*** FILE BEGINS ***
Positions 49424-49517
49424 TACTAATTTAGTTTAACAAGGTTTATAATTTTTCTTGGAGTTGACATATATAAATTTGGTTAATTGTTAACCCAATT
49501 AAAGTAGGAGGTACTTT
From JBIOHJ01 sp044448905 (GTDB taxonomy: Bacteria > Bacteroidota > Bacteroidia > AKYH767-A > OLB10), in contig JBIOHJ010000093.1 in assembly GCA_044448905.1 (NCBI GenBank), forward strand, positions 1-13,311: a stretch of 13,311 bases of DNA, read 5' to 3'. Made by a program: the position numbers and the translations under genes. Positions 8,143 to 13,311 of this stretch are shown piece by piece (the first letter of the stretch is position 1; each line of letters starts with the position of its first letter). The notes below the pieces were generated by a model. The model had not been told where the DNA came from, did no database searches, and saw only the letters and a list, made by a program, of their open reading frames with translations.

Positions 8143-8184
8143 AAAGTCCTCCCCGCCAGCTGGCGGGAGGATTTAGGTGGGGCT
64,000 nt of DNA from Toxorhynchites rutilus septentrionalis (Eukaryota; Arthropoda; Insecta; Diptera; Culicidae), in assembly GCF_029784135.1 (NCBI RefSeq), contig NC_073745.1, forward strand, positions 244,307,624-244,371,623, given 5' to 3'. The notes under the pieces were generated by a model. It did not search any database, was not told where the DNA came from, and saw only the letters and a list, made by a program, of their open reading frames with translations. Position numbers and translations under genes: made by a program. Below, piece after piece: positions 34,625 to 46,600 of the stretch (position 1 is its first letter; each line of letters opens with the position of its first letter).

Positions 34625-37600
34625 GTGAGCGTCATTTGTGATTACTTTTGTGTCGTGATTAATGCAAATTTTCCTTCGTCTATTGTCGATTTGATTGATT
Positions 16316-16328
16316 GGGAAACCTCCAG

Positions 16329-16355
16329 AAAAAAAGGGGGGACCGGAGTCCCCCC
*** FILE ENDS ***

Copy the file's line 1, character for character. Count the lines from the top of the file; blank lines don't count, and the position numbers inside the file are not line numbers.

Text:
Positions 49424-49517